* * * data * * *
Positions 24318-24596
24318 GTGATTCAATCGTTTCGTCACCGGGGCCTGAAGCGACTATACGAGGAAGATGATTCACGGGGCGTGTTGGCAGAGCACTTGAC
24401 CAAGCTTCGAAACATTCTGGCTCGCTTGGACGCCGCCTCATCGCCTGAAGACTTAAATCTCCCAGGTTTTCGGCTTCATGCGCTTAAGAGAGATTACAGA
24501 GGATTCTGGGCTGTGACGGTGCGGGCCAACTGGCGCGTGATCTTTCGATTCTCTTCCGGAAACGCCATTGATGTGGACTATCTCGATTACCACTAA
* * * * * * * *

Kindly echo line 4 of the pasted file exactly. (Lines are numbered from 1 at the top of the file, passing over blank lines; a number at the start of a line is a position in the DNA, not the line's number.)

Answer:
24501 GGATTCTGGGCTGTGACGGTGCGGGCCAACTGGCGCGTGATCTTTCGATTCTCTTCCGGAAACGCCATTGATGTGGACTATCTCGATTACCACTAA